An increase in paperwork is preventing nurses from spending enough time caring for patients, according to a new survey for the Royal College of Nursing (RCN).
The increasing burden of administration imposed on nurses means they spend more than a million hours every week on paperwork and clerical tasks . At its annual Congress, the RCN has called for investment in administrative support for all frontline nurses in order to free up more of their time to care for patients.
The ICM survey of more than 1,700 nurses found that the vast majority (88%) believed that non-essential paperwork such as filing, photocopying and ordering supplies, had increased over the past five years yet only a fifth (22%) had seen an increase in administrative support in their workplace to help meet this demand.
More than one in four nurses (28%) had no access at all to clerical support despite the majority (85%) firmly believing that help with paperwork would mean they could spend more time caring for patients.
Nurses working in the community and in outpatient departments were hardest hit with two-fifths having to complete all their own clerical tasks.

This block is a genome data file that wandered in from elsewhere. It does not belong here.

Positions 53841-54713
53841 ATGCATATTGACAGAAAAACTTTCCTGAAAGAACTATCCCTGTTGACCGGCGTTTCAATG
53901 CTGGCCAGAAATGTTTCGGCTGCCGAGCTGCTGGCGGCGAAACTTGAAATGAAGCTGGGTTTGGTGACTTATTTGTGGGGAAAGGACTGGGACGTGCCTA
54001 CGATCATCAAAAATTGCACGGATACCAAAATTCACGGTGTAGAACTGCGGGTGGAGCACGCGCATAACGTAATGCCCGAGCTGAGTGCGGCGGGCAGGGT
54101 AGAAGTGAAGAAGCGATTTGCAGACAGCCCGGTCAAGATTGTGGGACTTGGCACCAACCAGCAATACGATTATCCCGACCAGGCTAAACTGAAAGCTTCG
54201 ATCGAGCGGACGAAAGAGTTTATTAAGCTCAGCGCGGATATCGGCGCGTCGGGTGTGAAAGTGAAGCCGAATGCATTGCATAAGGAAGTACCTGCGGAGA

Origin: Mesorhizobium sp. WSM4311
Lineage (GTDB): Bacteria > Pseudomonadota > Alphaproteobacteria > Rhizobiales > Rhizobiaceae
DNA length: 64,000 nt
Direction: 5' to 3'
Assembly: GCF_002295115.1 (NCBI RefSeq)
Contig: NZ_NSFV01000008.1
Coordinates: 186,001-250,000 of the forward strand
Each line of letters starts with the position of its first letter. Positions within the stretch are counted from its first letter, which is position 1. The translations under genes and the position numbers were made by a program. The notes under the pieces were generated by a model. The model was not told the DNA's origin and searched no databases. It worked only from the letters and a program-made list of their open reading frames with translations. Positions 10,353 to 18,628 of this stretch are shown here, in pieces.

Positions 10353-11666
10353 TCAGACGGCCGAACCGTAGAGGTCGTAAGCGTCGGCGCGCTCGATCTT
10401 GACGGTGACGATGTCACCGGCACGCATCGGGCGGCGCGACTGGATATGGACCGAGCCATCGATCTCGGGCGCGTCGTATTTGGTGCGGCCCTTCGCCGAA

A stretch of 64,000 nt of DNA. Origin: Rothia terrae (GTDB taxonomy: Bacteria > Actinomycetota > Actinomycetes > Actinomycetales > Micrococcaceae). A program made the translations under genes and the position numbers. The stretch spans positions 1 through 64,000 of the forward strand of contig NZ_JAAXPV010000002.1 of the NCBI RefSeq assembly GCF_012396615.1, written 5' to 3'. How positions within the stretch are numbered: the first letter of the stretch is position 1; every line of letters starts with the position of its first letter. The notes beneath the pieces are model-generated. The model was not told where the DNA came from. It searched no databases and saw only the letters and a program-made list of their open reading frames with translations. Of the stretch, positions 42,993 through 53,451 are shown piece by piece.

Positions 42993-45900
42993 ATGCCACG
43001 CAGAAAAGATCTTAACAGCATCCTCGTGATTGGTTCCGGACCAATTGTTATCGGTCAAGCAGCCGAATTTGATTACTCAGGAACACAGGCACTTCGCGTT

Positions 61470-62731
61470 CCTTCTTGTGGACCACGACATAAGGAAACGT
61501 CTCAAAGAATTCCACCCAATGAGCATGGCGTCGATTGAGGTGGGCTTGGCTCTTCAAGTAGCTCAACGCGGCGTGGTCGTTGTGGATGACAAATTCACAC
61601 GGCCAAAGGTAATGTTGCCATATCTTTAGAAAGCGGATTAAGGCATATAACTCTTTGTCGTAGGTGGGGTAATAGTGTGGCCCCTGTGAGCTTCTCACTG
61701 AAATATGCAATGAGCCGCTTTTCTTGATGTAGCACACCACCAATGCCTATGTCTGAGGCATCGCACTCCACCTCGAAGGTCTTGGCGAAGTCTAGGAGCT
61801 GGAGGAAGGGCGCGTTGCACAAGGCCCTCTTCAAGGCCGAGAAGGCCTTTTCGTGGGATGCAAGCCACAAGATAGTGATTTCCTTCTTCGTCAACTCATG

Even nurses who did have access to clerical support had, on average, less than three hours (2.7 hours) direct help each week despite spending up to twice this amount of time on administrative duties.
Dr Peter Carter, Chief Executive and General Secretary of the RCN, said: “Nurses are clearly feeling the burden of non-essential paperwork. The danger is that this is undermining their ability to care for patients and support relatives.
“We know that the money needed to fund this support is available to the NHS right now. The government could use just some of last year’s £2 billion NHS surplus to free up nurses from non-essential paperwork, so that they can spend every minute of their shift providing quality patient care.”